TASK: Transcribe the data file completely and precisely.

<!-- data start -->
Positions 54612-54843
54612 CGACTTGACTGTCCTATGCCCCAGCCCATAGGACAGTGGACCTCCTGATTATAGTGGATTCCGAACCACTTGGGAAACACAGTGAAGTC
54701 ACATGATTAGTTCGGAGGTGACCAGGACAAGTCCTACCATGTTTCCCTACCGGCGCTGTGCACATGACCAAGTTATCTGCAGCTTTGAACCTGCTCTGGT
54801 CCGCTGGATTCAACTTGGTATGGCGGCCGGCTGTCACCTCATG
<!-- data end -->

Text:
Positions 54612-54843
54612 CGACTTGACTGTCCTATGCCCCAGCCCATAGGACAGTGGACCTCCTGATTATAGTGGATTCCGAACCACTTGGGAAACACAGTGAAGTC
54701 ACATGATTAGTTCGGAGGTGACCAGGACAAGTCCTACCATGTTTCCCTACCGGCGCTGTGCACATGACCAAGTTATCTGCAGCTTTGAACCTGCTCTGGT
54801 CCGCTGGATTCAACTTGGTATGGCGGCCGGCTGTCACCTCATG